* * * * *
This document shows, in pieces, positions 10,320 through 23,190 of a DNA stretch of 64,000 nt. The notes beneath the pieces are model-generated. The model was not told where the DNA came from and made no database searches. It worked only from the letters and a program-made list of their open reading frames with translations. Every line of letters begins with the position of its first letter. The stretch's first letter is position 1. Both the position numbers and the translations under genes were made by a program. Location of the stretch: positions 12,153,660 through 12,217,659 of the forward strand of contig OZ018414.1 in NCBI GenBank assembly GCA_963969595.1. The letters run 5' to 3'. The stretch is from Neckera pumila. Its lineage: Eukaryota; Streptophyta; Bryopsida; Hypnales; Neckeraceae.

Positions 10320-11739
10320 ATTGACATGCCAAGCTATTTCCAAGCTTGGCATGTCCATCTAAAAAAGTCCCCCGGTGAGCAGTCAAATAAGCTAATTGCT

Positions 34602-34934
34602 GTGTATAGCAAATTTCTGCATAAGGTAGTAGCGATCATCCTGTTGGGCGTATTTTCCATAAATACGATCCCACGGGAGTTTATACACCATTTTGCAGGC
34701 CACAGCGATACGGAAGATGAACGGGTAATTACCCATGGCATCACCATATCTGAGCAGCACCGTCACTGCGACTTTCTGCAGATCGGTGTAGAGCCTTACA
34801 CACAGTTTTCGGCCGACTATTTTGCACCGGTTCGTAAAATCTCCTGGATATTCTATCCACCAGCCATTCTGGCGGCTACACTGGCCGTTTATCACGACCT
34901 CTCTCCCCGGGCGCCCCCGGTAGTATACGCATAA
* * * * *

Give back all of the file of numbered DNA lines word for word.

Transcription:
This document shows, in pieces, positions 10,320 through 23,190 of a DNA stretch of 64,000 nt. The notes beneath the pieces are model-generated. The model was not told where the DNA came from and made no database searches. It worked only from the letters and a program-made list of their open reading frames with translations. Every line of letters begins with the position of its first letter. The stretch's first letter is position 1. Both the position numbers and the translations under genes were made by a program. Location of the stretch: positions 12,153,660 through 12,217,659 of the forward strand of contig OZ018414.1 in NCBI GenBank assembly GCA_963969595.1. The letters run 5' to 3'. The stretch is from Neckera pumila. Its lineage: Eukaryota; Streptophyta; Bryopsida; Hypnales; Neckeraceae.

Positions 10320-11739
10320 ATTGACATGCCAAGCTATTTCCAAGCTTGGCATGTCCATCTAAAAAAGTCCCCCGGTGAGCAGTCAAATAAGCTAATTGCT

Positions 34602-34934
34602 GTGTATAGCAAATTTCTGCATAAGGTAGTAGCGATCATCCTGTTGGGCGTATTTTCCATAAATACGATCCCACGGGAGTTTATACACCATTTTGCAGGC
34701 CACAGCGATACGGAAGATGAACGGGTAATTACCCATGGCATCACCATATCTGAGCAGCACCGTCACTGCGACTTTCTGCAGATCGGTGTAGAGCCTTACA
34801 CACAGTTTTCGGCCGACTATTTTGCACCGGTTCGTAAAATCTCCTGGATATTCTATCCACCAGCCATTCTGGCGGCTACACTGGCCGTTTATCACGACCT
34901 CTCTCCCCGGGCGCCCCCGGTAGTATACGCATAA